Thursday, February 1, 2018

Most Women Don't Know Heart Disease Risk

February is American Heart Month – do you know if you’re at risk for heart disease? Well, given that heart disease is the third greatest health problem facing U.S. women – behind mental health and cancer – it certainly can’t hurt to know for sure. 

High cholesterol, diabetes and obesity can all lead to heart disease and stroke. And yet six in 10 women are unaware of their cholesterol numbers, blood sugar levels or body mass index, according to recent poll of more than 1,000 U.S. women.

Ninety percent of the women surveyed said they consider heart-related conditions a serious issue, and more than 37 percent say they have a heart-related condition, such as high blood pressure or high cholesterol, or a history of stroke.

And while awareness among women has increased in past decades, “there is still room for significant improvement,” Dr. Sharon C. Reimold, a cardiologist at UT Southwestern in Dallas, said in a statement.  

“We need to understand more about the attitudes of women toward heart health so they can be proactive in addressing their own personal risks as well as those of their families,” she said.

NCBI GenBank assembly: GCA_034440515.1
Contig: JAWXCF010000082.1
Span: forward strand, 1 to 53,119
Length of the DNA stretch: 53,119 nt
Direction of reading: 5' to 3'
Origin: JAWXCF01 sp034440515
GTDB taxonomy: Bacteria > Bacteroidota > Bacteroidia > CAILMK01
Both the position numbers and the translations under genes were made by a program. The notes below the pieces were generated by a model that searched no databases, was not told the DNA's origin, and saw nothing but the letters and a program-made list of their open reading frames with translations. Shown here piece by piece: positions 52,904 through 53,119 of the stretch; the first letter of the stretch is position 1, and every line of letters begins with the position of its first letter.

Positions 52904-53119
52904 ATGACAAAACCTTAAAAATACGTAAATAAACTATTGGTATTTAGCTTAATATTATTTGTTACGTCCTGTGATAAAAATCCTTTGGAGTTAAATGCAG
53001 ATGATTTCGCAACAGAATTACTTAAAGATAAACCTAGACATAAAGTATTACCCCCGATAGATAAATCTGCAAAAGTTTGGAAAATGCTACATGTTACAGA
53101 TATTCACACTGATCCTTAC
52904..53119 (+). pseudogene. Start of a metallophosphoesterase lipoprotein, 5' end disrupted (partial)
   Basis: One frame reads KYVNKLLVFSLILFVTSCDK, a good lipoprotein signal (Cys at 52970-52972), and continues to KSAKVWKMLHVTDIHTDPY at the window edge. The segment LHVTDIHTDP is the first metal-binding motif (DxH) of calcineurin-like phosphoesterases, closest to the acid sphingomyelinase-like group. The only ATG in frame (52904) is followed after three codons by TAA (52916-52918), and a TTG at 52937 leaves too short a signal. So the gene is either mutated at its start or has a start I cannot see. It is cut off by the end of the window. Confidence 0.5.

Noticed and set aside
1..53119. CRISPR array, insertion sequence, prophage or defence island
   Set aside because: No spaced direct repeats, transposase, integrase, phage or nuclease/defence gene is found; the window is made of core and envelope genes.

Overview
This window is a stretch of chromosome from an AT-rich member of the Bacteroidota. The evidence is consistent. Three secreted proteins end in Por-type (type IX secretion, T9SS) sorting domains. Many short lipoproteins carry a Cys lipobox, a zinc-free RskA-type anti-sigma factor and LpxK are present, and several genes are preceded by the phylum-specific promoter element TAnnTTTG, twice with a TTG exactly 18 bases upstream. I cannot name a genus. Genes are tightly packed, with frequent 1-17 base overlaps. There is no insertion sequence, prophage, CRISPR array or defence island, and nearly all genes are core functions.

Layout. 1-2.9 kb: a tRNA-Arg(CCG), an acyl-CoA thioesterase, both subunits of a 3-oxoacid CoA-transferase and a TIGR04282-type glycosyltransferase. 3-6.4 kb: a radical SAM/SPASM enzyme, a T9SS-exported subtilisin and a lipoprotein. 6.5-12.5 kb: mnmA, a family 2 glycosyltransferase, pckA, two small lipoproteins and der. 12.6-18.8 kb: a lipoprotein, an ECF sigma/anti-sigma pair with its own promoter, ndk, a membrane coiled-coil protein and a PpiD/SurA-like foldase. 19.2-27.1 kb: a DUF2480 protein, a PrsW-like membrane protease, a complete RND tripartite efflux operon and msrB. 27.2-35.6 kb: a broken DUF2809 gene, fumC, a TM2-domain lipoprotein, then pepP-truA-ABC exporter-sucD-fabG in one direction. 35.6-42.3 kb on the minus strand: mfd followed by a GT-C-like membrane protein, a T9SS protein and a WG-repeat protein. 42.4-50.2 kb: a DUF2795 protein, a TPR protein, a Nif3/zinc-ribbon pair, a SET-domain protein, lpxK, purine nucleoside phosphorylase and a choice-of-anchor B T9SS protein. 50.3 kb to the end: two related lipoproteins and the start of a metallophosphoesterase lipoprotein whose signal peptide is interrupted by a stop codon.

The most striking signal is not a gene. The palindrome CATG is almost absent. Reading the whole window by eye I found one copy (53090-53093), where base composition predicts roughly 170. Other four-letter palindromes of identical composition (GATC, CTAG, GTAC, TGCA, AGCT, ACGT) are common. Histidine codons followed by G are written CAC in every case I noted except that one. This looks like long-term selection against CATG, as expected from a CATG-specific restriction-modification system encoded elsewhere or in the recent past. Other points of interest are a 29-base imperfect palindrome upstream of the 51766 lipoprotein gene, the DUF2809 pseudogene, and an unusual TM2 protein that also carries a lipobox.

In honor of American Heart Month, take the time to get your numbers checked. The MinuteClinic, the retail medical clinic of CVS Health, will offer no-cost screenings every Wednesday in February at locations nationwide.

Substance Abuse and Heart Health
Doing cocaine just once could strain your heart, leading to high blood pressure, stiffer arteries and thicker heart muscles. And, in the first hour of smoking pot, a person’s risk of having a heart attack is nearly five times that of non-smokers. Alcohol takes a toll on your ticker, too. In fact, even without traditional cardiovascular risk factors, people are disproportionately prone to cardiac diseases in the setting of alcohol abuse, says researchers. This is especially true for women, who are more susceptible to alcohol-related heart disease than men. 

Get Help – Your Heart Will Thank You!
The best way to protect your heart is to commit to sobriety. And we can help! Reach out today to learn about our recovery services for women. Call: 866-746-1558.

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